R.S.M., an effective statistical technique for improving electrical device performance, is used for design optimization of the P.M.A. model. R.S.M. uses a statistical method to develop an approximate response formula expressing the correlation between the design variables and the response variables [10]. Schematically, the response η to k design variables can be expressed as

If a secondary regression model is used for function approximation, this equation can be re-formulated as follows [10, 18, 19]:

where, β represents the regression coefficients, the indexed x variables are the design variables, ε is the random error, and k is the number of design variables. The least-squares method (L.S.M.) can be used to predict the unknown coefficients. In matrix notation of the fitted coefficients and response model can be expressed as follows [11]:

where, is the vector containing the unknown coefficients. To optimize the design of initial P.M.A. model, we propose the optimal design process shown in Fig. 9.

Fig. 9.Design optimization process

5.2 Design variables and levels

In R.S.M., the selection of design variables is very important [9]; however, as most electric machines have a large number of design parameter, D.O.E.s of seven design variables made by using tables of mixed orthogonal arrays is used in order to perform an effective analysis in this study. The seven dimensions selected as design variables are shown in Fig. 10. The design variables have three levels, and these are all shown in Table 2 in which second level of design variables contains values from initial P.M.A. model.

Fig. 10.P.M.A. design variables

Table 2.Design variables and levels

5.3 Optimal design result

The mixed orthogonal arrays of D.O.E.s shown in Table 3, which represent design variables considered at each level and response values obtained from F.E.A., are used to perform an R.S.M. design optimization of the P.M.A. model. The response functions are the holding force, maximum thrust, action complete time, and P.M. weight, and the response values for each parameter combination are calculated by F.E.A.

Table 3.Table of mixed orthogonal array L36(21x37)

In order to visualize the impact of each design variable on the response function, the main effects of each function are represented with the analysis of variance (A.N.O.V.A.), as shown in Fig. 11.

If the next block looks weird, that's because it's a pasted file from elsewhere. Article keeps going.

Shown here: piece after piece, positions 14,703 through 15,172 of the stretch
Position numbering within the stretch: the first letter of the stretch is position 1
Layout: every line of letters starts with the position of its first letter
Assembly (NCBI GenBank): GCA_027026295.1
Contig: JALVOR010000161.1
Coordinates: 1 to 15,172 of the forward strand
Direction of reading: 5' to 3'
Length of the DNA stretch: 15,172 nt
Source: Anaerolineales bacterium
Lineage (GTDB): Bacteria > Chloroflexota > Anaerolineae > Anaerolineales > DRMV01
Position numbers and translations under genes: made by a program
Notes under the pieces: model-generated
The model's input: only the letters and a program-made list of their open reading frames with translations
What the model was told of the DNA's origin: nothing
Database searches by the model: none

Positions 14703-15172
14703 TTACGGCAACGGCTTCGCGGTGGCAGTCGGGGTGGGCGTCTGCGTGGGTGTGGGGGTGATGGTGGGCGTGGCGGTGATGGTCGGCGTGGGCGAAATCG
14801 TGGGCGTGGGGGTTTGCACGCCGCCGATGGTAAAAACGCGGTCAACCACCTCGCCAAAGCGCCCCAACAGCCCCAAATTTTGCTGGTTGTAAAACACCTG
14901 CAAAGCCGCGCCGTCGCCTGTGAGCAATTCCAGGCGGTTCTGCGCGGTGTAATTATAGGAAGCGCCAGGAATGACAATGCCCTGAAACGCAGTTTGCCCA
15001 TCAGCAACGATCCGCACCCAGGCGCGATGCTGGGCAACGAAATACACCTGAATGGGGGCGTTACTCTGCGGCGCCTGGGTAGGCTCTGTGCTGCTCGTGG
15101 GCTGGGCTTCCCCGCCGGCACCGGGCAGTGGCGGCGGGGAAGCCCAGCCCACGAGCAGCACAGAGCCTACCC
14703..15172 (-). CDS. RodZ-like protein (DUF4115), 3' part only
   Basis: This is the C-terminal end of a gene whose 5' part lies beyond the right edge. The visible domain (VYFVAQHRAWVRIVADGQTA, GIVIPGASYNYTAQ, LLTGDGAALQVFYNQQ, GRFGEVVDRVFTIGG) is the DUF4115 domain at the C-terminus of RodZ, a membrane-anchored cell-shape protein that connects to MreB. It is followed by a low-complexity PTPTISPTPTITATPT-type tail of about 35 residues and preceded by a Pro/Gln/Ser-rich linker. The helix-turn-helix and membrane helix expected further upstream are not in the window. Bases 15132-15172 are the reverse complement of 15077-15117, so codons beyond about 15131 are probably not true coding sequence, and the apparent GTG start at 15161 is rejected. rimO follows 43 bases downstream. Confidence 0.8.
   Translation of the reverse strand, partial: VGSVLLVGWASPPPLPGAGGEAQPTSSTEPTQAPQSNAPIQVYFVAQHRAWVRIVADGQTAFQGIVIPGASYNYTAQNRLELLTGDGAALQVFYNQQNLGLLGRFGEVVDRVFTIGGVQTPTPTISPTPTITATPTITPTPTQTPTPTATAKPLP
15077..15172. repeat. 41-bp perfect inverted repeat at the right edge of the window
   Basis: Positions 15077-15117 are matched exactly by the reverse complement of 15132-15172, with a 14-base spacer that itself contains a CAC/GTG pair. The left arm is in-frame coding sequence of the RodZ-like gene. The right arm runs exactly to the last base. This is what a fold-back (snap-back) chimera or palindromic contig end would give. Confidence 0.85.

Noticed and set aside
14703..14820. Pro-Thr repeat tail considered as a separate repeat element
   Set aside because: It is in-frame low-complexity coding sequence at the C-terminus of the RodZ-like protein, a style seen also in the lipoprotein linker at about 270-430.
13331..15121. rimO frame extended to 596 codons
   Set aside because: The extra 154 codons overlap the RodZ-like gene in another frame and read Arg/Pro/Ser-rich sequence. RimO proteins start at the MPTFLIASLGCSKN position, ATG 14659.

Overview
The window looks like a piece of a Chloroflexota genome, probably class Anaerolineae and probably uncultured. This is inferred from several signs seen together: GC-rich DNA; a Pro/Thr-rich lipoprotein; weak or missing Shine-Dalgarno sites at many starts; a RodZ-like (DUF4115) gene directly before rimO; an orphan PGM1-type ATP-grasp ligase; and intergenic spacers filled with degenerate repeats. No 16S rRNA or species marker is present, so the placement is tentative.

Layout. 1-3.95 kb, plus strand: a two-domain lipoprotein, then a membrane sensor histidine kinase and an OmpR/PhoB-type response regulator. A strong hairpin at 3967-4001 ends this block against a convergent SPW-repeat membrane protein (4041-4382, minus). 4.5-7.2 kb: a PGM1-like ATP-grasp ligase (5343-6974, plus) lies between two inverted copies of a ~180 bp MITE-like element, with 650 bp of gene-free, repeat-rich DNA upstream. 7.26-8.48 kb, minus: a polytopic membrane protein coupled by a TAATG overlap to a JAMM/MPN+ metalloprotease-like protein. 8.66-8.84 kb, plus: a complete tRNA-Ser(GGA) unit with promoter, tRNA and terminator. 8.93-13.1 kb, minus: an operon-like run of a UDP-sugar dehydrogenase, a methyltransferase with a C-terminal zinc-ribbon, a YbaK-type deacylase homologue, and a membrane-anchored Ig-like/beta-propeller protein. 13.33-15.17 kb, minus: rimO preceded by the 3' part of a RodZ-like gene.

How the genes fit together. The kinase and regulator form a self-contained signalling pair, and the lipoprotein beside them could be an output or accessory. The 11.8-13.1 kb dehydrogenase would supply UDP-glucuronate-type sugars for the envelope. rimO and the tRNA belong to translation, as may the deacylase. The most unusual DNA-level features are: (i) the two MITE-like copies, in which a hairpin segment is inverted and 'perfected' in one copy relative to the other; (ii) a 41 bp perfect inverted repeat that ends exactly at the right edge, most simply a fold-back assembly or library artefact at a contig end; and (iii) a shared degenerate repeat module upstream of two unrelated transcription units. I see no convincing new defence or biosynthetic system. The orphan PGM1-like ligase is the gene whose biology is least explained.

Fig. 11.Main effect analysis for (a) holding force; (b) max thrust force; (c) complete time; (d) P.M. weight

It can be seen that the holding force and the max thrust are maximized at dv3 (1), dv5 (1), and dv7 (1). Conversely, the action complete time is minimized at dv3 (1), dv5 (1), and dv7 (1). The P.M. weight is minimized at dv1 (-1), dv2 (-1), and dv7 (-1).

In order to draw a response surface based on the experimental data from Table 3, the response function is extracted by the R.S.M. in accordance with the aim of this study to minimize the weight of the P.M. and to improve the dynamic characteristics of an initially designed P.M.A. In other words, the proposed P.M.A. optimal design process attempts to improve the action complete time (yT) while minimizing PM weight (yW) maintaining the holding force (yHF) and maximum thrust (yTF). The two fitted second-order polynomial response functions of seven design variables that result from this can be expressed as

The adjusted coefficients of determination of the holding force, maximum thrust, action complete time, and P.M. weight are 99.9 [%], 99.2 [%], 95.1 [%], and 100 [%], respectively, and the response surfaces for each response function are expressed using (8)-(11), as shown in Fig. 12, which shows the contour lines and optimal points for each design variable.

Fig. 12.Contour lines and optimal points around each response function

In order to investigate the influence of significant parameters on the design results, the magnitude and importance of the impact of each design variable on the response functions is analyzed by means of the Pareto chart shown in Fig. 13. It can be seen that the design variable dv7 is most significant for the holding force, maximum thrust, and action complete time. Because design variables such as dv1, dv2, and dv7 represent the dimensions of the P.M., these three variables come to the effective design variables determining P.M. weight. The Pareto chart shows absolute value of the effects of each design variable. The optimal P.M.A. model obtained from R.S.M. is shown in Table 4.

Fig. 13.Pareto chart of the standardized effects for each response function.

Table 4.Optimal design results for P.M.A. model

Dynamic characteristics such as the holding force, maximum thrust, action complete time, and P.M. weight are compared between the initial and optimal models in Table 5.

Table 5.Comparison of initial model and optimal model

As shown in Table 5, the action complete time has been shortened from 54.8 [ms] to 54.2 [ms], and the P.M. weight decreases by 16.7 [%]. Even though the action complete time of the P.M.A. becomes a little faster, we think that the performance of P.M.A. is improved by the proposed method.


6. Conclusion

In this paper, a design optimization process to minimize P.M. weight and to improve the dynamic characteristics of an initially designed P.M.A. model was proposed. In order to verify the validity of numerical analysis based on coupled F.E.M. used in this process, the dynamic characteristics of P.M.A. were compared with experimental results from no-load test and show good agreements.

In order to optimize the initial P.M.A. model, an optimal design process was performed by the proposed R.S.M. using the mixed orthogonal arrays table based on seven design variables and their three levels. In order to verify the validity of the proposed optimizing process, the optimal P.M.A. model was then compared with the initial P.M.A. model. As the optimal designed P.M.A. model shows improved performance relative to the initial model, we conclude that the proposed approach is efficient to improve the performance of the optimal designed P.M.A. and to reduce the number of experiments by the proposed R.S.M. using the mixed orthogonal array table. We therefore believe that this process will be useful in the design optimization of power apparatuses.